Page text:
Brunswick and Topsham-area school districts are hosting forums this week in response to the death by suicide of a Brunswick High School sophomore.

Spencer Smith, 16, who died Dec. 4, struggled from the isolation brought on by the coronavirus pandemic, his family said.

The forums will feature Greg Marley, the director of suicide prevention and clinical director of Maine’s National Alliance on Mental Illness. Marley told School Administrative District 75 board members last week that the pandemic has been difficult for students’ mental health — particularly as students are isolated in order to prevent the spread of the virus.

“We’re seeing maybe a doubling in significant depressive symptoms, a significant rise in anxiety and anxiety disorders,” Marley said. “It’s a reflection, think about it, of the stresses in our society.

“I am seeing an increase in desperation, and it scares the hell out of me,” Marley added.

There isn’t yet suicide data for Maine during the pandemic, Marley said.


However, according to the Maine Center for Disease Control and Prevention, suicide has been the second leading cause of death among Mainers ages 10-24. From 2014-16, the suicide rate for Maine youth ages 10-24 was 12.6 suicides per 100,000 compared to the national rate of 9.1 suicides per 100,000.

Dr. Marc Kaplan is a child, adolescent and adult psychiatrist is the medical director at Sweetser, a mental health care provider serving Maine. He said Monday that teen suicide has been escalating for a decade.

The U.S. Center for Disease Control and Prevention reports that the suicide rate among persons aged 10–24 was stable from 2000 to 2007, and then increased 56% between 2007 and 2017.

“The train was headed in the wrong direction. … You take that and add a national crisis on top of it, something unprecedented that our country hasn’t faced since almost 100 years ago,” Kaplan said. “It’s adding kerosene to a fire that is already blazing,”

MSAD75 Superintendent Shawn Chabot said that Smith’s death has made people take stock of what can be done to support youths while trying to get them back to school and some sense of normalcy, Chabot said.

“That tragedy in Brunswick last weekend hit our community as well,” Chabot said Friday. “Understandably so for so many students who knew him or the family or just can relate with some of his struggles. I think lots of people are struggling in different ways.”


The concern about the pandemic’s impact on students’ mental health has been raised at every MSAD 75 school board meeting this school year. Since September, students in Bowdoin, Bowdoinham, Harpswell and Topsham have been in school two days a week and learning remotely from home the rest of the week.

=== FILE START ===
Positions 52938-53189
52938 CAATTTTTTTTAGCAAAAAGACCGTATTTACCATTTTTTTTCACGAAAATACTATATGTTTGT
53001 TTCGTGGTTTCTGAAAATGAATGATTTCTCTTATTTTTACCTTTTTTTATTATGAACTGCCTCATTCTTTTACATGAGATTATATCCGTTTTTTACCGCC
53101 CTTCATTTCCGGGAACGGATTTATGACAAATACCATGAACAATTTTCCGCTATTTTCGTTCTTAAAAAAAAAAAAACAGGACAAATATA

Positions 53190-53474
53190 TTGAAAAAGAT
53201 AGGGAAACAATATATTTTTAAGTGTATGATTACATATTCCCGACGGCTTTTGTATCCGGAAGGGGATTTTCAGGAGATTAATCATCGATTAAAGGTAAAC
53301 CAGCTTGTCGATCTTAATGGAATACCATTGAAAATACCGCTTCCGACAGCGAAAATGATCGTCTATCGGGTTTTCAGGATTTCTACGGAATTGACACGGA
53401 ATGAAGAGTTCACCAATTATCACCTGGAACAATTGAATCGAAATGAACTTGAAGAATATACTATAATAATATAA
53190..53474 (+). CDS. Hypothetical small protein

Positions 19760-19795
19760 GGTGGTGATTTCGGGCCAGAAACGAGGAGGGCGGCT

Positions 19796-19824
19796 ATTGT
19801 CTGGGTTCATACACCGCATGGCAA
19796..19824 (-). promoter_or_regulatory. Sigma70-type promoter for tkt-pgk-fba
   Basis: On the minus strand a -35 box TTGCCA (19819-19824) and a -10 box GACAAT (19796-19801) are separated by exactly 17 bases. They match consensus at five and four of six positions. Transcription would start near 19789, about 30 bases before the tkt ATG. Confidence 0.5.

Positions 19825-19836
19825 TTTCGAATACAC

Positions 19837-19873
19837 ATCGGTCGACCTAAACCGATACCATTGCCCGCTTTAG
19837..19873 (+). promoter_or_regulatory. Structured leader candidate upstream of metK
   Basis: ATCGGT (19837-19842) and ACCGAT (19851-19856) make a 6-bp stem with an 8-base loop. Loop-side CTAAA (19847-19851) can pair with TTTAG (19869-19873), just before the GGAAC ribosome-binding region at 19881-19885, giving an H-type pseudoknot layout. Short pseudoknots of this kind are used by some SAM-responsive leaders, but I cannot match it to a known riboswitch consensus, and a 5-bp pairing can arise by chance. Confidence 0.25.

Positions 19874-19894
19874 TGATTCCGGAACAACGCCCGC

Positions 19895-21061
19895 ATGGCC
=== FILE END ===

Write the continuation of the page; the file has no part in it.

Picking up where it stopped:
Students in Kindergarten and first grade started four-day weeks of in-person instruction last week. Second and third grades are slated to start four-day weeks on Jan. 19, with other grades to follow in phases. That is as long as the Maine Department of Education considers the risk of COVID-19 transmission to be low in Sagadahoc and Cumberland counties.

MSAD 75 School Board member Alison Hawkes argued the school district has to fast-track plans for getting kids back in school full-time. She said Thursday she feels the school district hasn’t talked enough about how to serve the students who are struggling, not only academically but also emotionally.

“We have kids to educate and we have kids to protect, and we cannot protect our student population the way we are educating them,” she said. “We as a board, we can do better and we have to get together as a board … and do our work. Help our kids.”

Andrew Wallace also raised concerns about the impact of remote learning on students. He has a child with an individual education plan (IEP) who is home two days a week while his parents work.

“He’s not disciplined enough as an IEP student to go it alone on his two remote days,” Wallace said. “He has to have a structure, otherwise he is completely missing out on this school year. We have to get back to school.”


Wallace also worried about the school’s ability to assess mental health.

“There’s no way that there can by any kind of close monitoring and consistency with the mental health of our kids,” on a two-day a week basis, Wallace said.

Contributing to the uncertainty and stress for students, Marley said, is that the nation has been divided in its response to the pandemic. During World War II, U.S. suicide rates fell “because we were altogether against and with something larger than ourselves. So how do we join together rather than fight, because that’s what’s reflected in our children.”

Marley advised parents to pay attention and stay close to their children, and know when to reach out to school counselors, pastors and coaches.

“Don’t feel like you have to do it alone,” Marley said.

Brunswick School Department will host Marley from 6:30-8:30 p.m. Wednesday. Visit for details.
Maine School Administrative District 75 will hold its forum 7 p.m. Thursday. Call (207) 729-9961 for details.

Comments are not available on this story.